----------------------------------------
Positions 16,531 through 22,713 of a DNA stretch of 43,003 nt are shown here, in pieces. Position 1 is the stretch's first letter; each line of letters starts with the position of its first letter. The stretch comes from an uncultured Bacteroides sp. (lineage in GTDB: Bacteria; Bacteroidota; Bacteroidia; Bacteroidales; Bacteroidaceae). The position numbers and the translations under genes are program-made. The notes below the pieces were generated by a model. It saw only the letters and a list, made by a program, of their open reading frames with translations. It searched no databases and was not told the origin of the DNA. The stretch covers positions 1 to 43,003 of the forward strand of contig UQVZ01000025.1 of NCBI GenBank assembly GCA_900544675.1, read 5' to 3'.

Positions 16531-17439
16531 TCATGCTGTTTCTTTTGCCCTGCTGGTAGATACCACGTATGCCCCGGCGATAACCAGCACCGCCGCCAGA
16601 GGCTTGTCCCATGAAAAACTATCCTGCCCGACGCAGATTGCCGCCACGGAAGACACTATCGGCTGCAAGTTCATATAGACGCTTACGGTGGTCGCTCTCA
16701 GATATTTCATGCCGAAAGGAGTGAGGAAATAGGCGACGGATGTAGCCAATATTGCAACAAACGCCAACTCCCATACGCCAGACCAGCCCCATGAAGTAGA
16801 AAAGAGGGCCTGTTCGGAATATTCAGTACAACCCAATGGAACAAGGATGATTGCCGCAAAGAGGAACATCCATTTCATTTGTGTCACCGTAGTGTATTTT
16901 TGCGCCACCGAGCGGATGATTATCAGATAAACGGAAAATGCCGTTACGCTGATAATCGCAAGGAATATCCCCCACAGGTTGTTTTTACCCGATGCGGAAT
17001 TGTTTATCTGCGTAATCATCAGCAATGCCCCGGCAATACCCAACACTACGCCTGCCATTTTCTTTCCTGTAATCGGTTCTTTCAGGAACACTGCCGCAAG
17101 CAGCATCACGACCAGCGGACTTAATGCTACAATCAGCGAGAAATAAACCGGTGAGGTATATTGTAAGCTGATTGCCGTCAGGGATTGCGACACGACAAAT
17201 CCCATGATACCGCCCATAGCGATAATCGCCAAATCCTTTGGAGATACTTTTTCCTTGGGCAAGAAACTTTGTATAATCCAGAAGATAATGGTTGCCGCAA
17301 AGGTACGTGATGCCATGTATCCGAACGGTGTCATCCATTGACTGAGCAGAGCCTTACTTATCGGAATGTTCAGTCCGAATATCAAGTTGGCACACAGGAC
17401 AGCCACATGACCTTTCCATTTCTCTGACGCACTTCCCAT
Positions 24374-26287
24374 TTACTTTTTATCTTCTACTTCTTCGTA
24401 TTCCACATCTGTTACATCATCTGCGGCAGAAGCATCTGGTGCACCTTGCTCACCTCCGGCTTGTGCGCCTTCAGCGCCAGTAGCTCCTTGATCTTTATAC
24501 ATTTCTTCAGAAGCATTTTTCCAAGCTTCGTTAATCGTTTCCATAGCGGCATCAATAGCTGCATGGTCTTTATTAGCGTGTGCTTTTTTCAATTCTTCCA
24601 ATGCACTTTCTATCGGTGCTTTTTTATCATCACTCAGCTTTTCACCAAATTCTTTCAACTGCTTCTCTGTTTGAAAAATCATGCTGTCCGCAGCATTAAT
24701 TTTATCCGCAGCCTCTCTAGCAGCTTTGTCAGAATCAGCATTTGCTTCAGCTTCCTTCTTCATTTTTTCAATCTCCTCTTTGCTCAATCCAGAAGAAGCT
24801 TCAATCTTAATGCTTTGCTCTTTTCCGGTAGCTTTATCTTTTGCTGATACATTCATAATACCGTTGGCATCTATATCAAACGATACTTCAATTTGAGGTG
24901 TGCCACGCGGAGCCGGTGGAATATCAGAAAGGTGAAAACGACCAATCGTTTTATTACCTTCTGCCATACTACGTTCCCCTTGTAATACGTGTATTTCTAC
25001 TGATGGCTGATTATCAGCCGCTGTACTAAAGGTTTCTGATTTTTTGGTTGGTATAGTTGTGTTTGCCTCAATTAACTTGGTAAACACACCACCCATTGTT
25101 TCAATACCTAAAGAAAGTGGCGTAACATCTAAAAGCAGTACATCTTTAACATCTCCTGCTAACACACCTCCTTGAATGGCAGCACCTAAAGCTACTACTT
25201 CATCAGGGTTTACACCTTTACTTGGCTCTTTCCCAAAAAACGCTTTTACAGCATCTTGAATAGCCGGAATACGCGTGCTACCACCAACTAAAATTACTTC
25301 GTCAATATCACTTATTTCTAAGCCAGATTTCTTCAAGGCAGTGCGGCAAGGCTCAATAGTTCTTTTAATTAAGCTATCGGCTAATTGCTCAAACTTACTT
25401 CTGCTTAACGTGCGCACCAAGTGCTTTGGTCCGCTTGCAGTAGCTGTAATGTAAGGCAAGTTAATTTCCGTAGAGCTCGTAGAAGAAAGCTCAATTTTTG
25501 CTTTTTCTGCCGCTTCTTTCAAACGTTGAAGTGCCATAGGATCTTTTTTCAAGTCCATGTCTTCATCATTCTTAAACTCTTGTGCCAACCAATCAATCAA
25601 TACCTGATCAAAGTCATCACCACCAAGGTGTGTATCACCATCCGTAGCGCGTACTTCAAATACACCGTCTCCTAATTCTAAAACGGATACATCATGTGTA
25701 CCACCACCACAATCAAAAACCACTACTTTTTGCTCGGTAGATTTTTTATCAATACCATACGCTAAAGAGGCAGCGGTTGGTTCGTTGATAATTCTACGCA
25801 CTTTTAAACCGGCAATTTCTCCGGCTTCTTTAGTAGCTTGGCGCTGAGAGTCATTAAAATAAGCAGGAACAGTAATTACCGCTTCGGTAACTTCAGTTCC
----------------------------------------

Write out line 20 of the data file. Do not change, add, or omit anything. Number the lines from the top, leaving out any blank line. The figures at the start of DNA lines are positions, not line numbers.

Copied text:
24901 TGCCACGCGGAGCCGGTGGAATATCAGAAAGGTGAAAACGACCAATCGTTTTATTACCTTCTGCCATACTACGTTCCCCTTGTAATACGTGTATTTCTAC